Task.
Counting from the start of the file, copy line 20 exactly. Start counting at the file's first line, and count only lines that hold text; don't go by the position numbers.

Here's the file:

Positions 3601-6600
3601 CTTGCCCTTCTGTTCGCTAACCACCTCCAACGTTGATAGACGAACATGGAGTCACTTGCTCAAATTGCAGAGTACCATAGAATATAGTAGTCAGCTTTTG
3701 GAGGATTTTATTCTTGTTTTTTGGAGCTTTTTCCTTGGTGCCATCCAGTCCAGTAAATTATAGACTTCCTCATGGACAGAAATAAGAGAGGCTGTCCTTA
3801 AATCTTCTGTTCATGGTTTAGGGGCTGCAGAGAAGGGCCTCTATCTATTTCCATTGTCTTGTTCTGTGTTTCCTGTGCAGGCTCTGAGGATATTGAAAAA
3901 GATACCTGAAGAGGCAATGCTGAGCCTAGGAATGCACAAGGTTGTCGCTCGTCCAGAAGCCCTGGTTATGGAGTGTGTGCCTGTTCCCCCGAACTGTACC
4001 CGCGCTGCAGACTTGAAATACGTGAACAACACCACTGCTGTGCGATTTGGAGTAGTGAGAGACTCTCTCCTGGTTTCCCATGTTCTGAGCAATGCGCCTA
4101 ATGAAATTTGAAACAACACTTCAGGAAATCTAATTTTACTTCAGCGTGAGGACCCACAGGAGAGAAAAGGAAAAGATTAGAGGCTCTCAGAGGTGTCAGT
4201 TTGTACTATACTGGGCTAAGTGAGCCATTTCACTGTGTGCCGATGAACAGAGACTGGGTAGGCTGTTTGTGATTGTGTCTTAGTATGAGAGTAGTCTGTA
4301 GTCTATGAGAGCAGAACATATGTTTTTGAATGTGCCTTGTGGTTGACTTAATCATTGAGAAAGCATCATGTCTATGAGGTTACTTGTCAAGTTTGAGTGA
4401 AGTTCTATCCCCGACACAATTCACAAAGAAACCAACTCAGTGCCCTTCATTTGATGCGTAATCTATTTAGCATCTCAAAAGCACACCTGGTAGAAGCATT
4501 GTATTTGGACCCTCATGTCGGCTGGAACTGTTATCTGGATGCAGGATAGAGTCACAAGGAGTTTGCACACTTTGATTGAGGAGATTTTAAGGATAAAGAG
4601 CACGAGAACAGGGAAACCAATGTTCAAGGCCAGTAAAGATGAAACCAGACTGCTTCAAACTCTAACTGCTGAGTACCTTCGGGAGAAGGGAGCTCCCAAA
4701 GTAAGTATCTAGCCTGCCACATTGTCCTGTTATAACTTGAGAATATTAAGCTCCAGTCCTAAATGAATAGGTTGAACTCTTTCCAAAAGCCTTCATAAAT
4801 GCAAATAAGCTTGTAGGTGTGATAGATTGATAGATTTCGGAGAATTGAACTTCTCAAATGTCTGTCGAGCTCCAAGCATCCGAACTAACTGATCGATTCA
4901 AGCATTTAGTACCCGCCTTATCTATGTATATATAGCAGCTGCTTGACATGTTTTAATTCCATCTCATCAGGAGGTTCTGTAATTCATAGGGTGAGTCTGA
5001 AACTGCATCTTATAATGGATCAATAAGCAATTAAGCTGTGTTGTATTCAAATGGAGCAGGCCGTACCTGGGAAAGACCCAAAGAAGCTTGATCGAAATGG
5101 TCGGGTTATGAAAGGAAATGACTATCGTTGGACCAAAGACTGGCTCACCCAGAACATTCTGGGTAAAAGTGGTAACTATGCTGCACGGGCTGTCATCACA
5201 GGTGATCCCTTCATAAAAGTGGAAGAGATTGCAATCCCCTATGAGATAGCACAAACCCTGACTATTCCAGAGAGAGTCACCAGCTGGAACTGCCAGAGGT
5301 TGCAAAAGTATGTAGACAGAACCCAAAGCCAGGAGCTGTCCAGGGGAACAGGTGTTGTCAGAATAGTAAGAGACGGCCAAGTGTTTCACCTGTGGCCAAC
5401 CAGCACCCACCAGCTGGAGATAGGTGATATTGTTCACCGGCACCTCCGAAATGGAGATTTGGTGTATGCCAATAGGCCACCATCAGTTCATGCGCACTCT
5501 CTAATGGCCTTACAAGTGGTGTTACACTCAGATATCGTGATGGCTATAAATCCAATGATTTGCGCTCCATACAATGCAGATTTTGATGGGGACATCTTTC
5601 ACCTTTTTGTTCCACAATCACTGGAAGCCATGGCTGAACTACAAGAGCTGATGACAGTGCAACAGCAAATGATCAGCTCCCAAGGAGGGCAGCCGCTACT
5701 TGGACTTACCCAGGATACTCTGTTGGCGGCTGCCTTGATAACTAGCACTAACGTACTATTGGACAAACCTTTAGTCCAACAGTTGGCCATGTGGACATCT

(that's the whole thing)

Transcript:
5401 CAGCACCCACCAGCTGGAGATAGGTGATATTGTTCACCGGCACCTCCGAAATGGAGATTTGGTGTATGCCAATAGGCCACCATCAGTTCATGCGCACTCT